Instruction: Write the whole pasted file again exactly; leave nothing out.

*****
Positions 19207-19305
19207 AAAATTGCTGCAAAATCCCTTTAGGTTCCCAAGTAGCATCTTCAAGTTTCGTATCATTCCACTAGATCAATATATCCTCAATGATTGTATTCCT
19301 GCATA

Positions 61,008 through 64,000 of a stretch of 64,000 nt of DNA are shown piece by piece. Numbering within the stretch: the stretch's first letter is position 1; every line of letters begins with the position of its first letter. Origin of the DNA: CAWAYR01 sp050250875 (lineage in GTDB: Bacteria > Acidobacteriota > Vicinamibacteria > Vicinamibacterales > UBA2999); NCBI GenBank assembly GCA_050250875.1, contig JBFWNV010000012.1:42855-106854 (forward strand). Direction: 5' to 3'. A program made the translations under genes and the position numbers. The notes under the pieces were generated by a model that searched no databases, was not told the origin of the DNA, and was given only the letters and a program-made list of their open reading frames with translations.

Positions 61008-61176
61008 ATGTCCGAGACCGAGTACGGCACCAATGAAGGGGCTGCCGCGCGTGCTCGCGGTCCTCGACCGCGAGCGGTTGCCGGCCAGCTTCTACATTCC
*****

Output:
Positions 19207-19305
19207 AAAATTGCTGCAAAATCCCTTTAGGTTCCCAAGTAGCATCTTCAAGTTTCGTATCATTCCACTAGATCAATATATCCTCAATGATTGTATTCCT
19301 GCATA

Positions 61,008 through 64,000 of a stretch of 64,000 nt of DNA are shown piece by piece. Numbering within the stretch: the stretch's first letter is position 1; every line of letters begins with the position of its first letter. Origin of the DNA: CAWAYR01 sp050250875 (lineage in GTDB: Bacteria > Acidobacteriota > Vicinamibacteria > Vicinamibacterales > UBA2999); NCBI GenBank assembly GCA_050250875.1, contig JBFWNV010000012.1:42855-106854 (forward strand). Direction: 5' to 3'. A program made the translations under genes and the position numbers. The notes under the pieces were generated by a model that searched no databases, was not told the origin of the DNA, and was given only the letters and a program-made list of their open reading frames with translations.

Positions 61008-61176
61008 ATGTCCGAGACCGAGTACGGCACCAATGAAGGGGCTGCCGCGCGTGCTCGCGGTCCTCGACCGCGAGCGGTTGCCGGCCAGCTTCTACATTCC